Injury Prevention – The Missing Piece
Clients often say to us “we wouldn’t need to see you if we didn’t train our bodies and keep fit playing sports!”. In a funny roundabout way, they are often absolutely right, but commonly because they are neglecting a vital part of readying the body for activity. When we assess and treat someone who comes into clinic, we are looking not only to restore them to the level they were exercising prior to coming to see us, but to prepare them for any other challenges that they might want to put their bodies through.
In this information piece, we are going to have a look in more detail at injury mechanism, more importantly prevention and particularly the missing piece of the puzzle.
Two forms of injury
As a rule of thumb, there are 2 common forms of injury 1) contact injury and 2) overuse / overload injury.
Contact injuries are common when playing sport but can happen by accident in any activity in life. They are the result of an impact or a forced movement to the body. Think football tackle - kick in the leg, falling off a bike or twisting the leg in a ski boot. They tend to result in bruises, muscle / ligament tears or worse. All of these actions are hard to protect against, but keeping the body balanced, fit and strong will encourage the best control of the joints and skeletal structures.
Overload / overuse injuries are the result of areas of the body being overburdened. This can be due to increased repetition of loading (for example increasing running distance / frequency too fast for the body to cope with), asymmetrical loading or using certain joints / muscles repeatedly at the extremes of their movement. Once again, keeping the body balanced, fit and strong will encourage best control of the joints and skeletal structures.
So, what is the missing piece? Understanding one’s body, how is moves and what it is doing wrong is the key element that is missing. Truly understanding the why behind the breakdown of a body and the how to resolve it and protect against further damage is paramount to preparing for any exercise or sport. What areas of the body need to move better in order to decrease overload / overuse? What part of the movement that we are doing is breaking down and are we even aware of this when we are training / exercising? Is the body mobile and controlled moving in all directions in order to avoid an impact / minimise forces exerted upon it?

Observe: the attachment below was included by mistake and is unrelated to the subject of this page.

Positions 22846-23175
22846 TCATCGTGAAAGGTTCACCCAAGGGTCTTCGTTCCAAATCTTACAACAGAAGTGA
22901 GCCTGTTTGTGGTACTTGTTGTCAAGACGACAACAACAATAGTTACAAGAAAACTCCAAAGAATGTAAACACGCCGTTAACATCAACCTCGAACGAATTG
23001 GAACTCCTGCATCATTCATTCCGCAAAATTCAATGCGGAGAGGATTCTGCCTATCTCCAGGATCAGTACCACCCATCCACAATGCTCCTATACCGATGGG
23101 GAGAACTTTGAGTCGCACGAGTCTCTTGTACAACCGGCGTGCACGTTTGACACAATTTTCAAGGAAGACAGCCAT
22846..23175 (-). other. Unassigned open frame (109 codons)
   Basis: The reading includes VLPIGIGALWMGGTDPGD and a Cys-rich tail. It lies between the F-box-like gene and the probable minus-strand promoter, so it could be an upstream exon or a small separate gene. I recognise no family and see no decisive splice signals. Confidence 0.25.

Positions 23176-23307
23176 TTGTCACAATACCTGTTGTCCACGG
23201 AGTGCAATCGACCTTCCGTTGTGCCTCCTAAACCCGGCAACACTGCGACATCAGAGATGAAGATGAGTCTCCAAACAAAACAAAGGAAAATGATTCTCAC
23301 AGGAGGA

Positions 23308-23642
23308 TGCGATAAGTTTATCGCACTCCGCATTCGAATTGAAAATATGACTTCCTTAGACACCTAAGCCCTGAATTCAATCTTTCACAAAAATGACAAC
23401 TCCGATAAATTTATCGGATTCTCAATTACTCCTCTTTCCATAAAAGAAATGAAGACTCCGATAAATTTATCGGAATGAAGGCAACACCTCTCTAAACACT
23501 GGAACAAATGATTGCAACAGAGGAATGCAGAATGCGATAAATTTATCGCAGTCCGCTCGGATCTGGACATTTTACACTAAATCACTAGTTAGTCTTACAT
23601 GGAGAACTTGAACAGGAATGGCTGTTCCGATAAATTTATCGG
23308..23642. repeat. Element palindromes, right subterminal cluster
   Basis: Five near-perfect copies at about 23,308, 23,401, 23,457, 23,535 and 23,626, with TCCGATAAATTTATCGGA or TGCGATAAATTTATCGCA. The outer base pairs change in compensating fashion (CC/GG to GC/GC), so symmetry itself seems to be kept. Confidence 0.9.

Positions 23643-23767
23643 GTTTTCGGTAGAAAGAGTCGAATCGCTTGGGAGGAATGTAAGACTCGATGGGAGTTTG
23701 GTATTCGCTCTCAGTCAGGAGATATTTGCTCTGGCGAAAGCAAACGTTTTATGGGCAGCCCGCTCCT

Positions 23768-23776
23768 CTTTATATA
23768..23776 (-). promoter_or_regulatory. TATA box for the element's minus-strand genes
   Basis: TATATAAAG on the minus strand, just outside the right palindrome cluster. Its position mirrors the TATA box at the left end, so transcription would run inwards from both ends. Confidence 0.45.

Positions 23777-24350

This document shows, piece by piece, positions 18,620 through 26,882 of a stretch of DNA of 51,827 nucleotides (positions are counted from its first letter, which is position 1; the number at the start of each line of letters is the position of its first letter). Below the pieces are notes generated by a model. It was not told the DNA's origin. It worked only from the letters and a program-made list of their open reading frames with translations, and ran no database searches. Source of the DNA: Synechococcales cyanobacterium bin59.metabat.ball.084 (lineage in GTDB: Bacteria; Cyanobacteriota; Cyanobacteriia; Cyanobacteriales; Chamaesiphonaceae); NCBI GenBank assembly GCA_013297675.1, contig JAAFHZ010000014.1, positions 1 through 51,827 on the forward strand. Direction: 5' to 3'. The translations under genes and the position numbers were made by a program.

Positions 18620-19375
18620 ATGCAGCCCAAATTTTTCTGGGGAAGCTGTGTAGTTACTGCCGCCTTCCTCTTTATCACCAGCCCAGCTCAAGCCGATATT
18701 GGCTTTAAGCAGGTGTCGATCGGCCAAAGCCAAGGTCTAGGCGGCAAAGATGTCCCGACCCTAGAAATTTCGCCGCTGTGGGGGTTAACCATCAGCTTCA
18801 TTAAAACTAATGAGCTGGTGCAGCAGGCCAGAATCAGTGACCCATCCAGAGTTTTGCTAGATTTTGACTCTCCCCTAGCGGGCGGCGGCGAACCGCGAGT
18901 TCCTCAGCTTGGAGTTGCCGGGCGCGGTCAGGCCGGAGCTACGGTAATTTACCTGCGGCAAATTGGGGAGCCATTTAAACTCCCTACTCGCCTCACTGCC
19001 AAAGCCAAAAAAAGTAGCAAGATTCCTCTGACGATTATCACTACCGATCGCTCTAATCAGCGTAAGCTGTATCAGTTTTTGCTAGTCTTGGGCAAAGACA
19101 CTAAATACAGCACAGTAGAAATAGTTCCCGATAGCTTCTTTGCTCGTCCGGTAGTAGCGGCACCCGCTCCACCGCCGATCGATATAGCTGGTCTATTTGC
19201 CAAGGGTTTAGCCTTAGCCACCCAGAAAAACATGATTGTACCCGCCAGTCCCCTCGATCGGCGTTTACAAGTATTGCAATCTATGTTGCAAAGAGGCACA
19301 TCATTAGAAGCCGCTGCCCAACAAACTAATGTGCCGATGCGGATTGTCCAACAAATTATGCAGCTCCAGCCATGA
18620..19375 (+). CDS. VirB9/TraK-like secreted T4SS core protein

The musculoskeletal system of the body is a complex system of levers and pulleys. When one lever tightens, putting strain on a pulley, it causes counter strain elsewhere, which then tightens another lever, straining another pulley and so the knock-on effect continues.
Mirror, mirror on the wall
These postural imbalances can be seen in us all with a scrutinising look in the mirror. If you do nothing else after reading this article, we would suggest that standing in front of the mirror and looking at how well you truly stand is a great starting point. If you can drop a plumb line down the centre of the mirror, all the better.
Important note - No one is expected to stand symmetrically, but just gaining an understanding of where your body likes to live relative to the plumbline might give an insight in to why exercising / playing sport may cause issues.
If you do get to stand in front of the mirror, test 3 different movements:
1) Stand on one leg then the other – does it look and feel the same (it is not necessarily the art of balancing but how the result is achieved!).
2) Turn your whole body to the right and then to the left. Does it feel and look the same? Again, it is not necessarily whether the rotation distance was the same but how it was achieved on each side.
3) Move the arms out to the side into ‘aeroplane position’. Look at the shoulders, does one elevate compared to the other e.g. raise up towards your ear? Once again does the movement ‘feel’ the same on each side.
These tests will allow you to benchmark how well you are moving, such that when you are training, you can assess whether the training that you are doing is improving your movement.
You will also become more in tune with how movement feels – and this is important to how well the body moves and thus whether you can minimise the possibility of overload / overuse injuries and give you the best movement and balance to avoid contact injuries.
By learning how the body feels when it is moving well, we can improve our fluency and control of movement. This control improves our balance, muscular engagement and therefore strength and ultimately the control of the joints and muscles. It is, simply the piece that is often missed from training and sport.